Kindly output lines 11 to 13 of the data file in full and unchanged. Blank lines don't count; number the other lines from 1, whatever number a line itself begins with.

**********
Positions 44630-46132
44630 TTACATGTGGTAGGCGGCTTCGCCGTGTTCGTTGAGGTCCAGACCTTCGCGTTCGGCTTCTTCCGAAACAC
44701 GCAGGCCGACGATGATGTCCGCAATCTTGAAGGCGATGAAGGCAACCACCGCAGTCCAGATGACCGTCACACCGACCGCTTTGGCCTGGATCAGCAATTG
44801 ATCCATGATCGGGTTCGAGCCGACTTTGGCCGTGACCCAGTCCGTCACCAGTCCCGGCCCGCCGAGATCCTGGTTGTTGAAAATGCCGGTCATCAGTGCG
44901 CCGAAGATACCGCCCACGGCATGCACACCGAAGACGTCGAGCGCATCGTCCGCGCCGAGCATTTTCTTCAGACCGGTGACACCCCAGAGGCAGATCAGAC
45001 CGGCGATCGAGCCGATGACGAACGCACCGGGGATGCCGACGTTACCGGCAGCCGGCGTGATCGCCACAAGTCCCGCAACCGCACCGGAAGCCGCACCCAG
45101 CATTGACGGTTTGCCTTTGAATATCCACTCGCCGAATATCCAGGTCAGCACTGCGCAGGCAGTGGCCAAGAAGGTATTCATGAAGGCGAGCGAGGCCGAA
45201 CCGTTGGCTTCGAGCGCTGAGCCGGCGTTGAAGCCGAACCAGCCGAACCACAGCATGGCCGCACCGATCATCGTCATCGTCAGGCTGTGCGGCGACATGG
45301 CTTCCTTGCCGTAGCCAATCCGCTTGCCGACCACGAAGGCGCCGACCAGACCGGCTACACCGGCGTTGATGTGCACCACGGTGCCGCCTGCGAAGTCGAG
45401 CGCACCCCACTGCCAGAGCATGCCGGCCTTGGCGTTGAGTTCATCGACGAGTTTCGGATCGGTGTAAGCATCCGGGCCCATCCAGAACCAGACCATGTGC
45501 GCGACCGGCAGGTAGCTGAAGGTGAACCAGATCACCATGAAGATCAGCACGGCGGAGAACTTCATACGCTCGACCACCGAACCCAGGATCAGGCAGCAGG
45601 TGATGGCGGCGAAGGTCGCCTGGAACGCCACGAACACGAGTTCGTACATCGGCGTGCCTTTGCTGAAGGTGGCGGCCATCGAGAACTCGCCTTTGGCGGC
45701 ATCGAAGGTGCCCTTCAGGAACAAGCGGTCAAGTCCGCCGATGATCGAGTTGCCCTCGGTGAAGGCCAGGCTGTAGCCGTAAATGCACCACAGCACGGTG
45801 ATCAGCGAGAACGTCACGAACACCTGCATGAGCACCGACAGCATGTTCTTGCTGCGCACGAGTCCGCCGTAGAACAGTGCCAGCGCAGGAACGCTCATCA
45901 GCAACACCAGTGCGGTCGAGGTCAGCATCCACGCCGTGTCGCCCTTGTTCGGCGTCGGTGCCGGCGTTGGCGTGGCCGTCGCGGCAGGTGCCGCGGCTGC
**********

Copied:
45501 GCGACCGGCAGGTAGCTGAAGGTGAACCAGATCACCATGAAGATCAGCACGGCGGAGAACTTCATACGCTCGACCACCGAACCCAGGATCAGGCAGCAGG
45601 TGATGGCGGCGAAGGTCGCCTGGAACGCCACGAACACGAGTTCGTACATCGGCGTGCCTTTGCTGAAGGTGGCGGCCATCGAGAACTCGCCTTTGGCGGC
45701 ATCGAAGGTGCCCTTCAGGAACAAGCGGTCAAGTCCGCCGATGATCGAGTTGCCCTCGGTGAAGGCCAGGCTGTAGCCGTAAATGCACCACAGCACGGTG